3D Systems (NYSE:DDD) announced that it has partnered with e-NABLE Community Foundation (ECF) to support e-NABLE, the global network of makers, inventors and designers using 3D printing to make functional, prosthetic hands that are donated to people in need. Building upon 3DS’ mission of Making Good, this partnership leverages the company’s 3D digital fabrication products, services and expertise to expand access to, improve the capabilities of, and educate the public about these life-changing assistive devices.

“Our technology unlocks everyone’s potential to transform great ideas into real outcomes,” said Avi Reichental, President and CEO, 3DS. “By teaming up with the e-NABLE community, we are giving more people the means and the skills to improve lives.”

3DS and ECF announced four key areas of collaboration as part of their partnership. Specifically,

• 3DS will collaborate with ECF to design an all-new hand. This design will be free, publicly-shared, customizable for sizing and optimized for printing on the Cube®, CubePro® and EKOCYCLE™ Cube®. To encourage and support greater community participation, 3DS and ECF will publish a video tutorial on how to print and assemble the free hand file.

• 3DS will provide technical advisory, aiding ECF with key industry and technical expertise on 3D technology, prosthetics design and more.

• 3DS and ECF will identify four or more university-based labs to qualify them as e-NABLE partners. These will be equipped with 3DS’ digital fabrication tools, including CubePro 3D printers, premium material cartridges, Sense™ 3D scanners, design software and the Touch™ 3D stylus.

• 3DS and ECF will collaborate to develop learning materials for formal and informal educators, introducing and facilitating 3D design and printing relating to ECF’s mission of sharing 3D-printed assistive technologies.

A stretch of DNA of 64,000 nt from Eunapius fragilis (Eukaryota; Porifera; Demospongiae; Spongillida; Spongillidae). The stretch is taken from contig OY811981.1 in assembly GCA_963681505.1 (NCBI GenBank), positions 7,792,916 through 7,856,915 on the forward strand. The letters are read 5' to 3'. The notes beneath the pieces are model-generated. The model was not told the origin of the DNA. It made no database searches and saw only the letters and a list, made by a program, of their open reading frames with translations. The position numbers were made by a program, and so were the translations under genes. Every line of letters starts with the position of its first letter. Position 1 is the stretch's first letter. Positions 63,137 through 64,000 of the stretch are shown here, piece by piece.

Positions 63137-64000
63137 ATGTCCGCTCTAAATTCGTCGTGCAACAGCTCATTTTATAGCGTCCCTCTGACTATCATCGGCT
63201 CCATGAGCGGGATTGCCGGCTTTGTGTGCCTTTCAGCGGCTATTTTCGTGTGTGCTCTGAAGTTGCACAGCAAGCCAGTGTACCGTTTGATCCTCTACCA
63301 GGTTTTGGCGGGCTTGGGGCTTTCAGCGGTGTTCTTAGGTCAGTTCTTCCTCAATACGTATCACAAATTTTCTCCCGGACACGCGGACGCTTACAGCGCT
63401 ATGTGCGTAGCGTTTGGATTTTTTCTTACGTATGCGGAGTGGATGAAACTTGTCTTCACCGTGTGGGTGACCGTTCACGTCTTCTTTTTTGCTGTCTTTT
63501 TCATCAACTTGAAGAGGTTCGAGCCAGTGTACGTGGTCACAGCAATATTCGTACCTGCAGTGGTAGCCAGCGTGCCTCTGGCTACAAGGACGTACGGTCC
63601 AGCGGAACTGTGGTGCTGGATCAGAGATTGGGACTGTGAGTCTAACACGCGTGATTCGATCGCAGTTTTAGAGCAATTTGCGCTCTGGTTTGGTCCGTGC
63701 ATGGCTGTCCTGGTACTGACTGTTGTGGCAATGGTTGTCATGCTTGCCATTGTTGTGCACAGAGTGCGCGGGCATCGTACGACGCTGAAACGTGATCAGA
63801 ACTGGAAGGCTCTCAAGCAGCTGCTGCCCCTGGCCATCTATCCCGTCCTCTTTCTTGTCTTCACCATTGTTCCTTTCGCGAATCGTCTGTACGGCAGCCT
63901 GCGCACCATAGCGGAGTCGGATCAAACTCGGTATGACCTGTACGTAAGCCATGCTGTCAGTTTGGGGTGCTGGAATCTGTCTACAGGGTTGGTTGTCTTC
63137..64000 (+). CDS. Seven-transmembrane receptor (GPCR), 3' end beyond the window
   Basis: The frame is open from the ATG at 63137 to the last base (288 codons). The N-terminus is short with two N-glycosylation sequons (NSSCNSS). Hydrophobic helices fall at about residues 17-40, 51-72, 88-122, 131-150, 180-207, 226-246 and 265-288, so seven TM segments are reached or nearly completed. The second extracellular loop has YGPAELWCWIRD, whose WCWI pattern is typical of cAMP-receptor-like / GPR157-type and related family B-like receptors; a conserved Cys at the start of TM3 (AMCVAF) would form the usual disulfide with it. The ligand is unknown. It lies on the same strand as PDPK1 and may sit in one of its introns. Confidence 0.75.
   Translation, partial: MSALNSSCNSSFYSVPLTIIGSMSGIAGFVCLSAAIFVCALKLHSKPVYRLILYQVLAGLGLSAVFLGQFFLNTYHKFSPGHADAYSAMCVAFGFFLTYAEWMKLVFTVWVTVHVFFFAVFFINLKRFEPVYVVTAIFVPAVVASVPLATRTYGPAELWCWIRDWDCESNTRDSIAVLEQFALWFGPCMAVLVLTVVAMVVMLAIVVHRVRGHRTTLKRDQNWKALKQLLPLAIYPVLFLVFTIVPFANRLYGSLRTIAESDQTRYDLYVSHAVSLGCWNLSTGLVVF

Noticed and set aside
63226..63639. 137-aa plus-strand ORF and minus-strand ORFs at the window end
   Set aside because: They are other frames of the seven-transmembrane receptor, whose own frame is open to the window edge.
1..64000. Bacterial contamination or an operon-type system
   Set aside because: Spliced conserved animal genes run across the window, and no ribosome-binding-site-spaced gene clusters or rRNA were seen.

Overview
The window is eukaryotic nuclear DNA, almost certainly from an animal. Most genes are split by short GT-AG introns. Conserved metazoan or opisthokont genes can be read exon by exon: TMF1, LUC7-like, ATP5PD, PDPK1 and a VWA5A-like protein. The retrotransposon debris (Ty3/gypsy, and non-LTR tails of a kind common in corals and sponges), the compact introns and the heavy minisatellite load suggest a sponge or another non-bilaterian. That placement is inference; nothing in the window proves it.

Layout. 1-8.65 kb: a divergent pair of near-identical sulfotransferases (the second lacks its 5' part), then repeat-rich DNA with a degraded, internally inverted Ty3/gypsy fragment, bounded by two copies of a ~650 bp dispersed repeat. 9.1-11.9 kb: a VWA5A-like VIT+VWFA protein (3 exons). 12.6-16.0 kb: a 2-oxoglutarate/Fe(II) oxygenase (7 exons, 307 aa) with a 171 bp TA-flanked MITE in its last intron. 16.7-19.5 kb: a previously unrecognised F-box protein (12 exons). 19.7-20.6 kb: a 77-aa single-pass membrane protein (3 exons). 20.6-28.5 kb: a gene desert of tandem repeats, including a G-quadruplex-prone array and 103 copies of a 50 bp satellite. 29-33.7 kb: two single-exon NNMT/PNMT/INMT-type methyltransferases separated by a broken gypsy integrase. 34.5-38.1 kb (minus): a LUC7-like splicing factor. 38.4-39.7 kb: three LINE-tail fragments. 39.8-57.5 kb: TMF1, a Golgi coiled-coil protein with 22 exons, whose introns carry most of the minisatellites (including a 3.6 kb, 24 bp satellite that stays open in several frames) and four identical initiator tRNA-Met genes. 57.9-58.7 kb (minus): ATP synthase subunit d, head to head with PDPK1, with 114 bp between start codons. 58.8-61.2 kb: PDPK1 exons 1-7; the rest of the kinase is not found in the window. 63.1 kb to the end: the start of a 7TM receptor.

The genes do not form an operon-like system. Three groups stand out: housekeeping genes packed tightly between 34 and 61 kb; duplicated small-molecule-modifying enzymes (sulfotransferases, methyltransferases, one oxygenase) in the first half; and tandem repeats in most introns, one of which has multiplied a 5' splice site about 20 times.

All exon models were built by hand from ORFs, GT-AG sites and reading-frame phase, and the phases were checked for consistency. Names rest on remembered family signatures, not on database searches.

“We are excited to welcome 3D Systems into partnership with ECF and look forward to leveraging their solutions and expertise to further our reach and impact,” said Jon Schull, Enable Community Foundation President. “It's notable that 3DS has the vision to open-source their K1 hand so that all sorts of people can use it and learn from it."

The 3DS and ECF partnership will be celebrated at the upcoming Capitol Hill Maker Faire on June 11 and the National Maker Faire on June 12 and 13 at the University of the District of Columbia, where ECF will host workshops using 3DS’ Cube 3D printers.

At both Maker Faire events, 3DS will showcase its new prosthetic hand design, which was optimized for printing on the Cube and CubePro 3D printers. The stunning prosthetic was designed by 3DS’ industrial designer Evan Kuester. Kuester also designed the “Iron Man” prosthetic for the University of Central Florida that was presented to a young boy by Robert Downey, Jr. Kuester and other 3DS experts will be on hand to support the e-NABLE workshops and provide technical advice at both events.

For more information, visit: www.enablingthefuture.org

Published in 3D Systems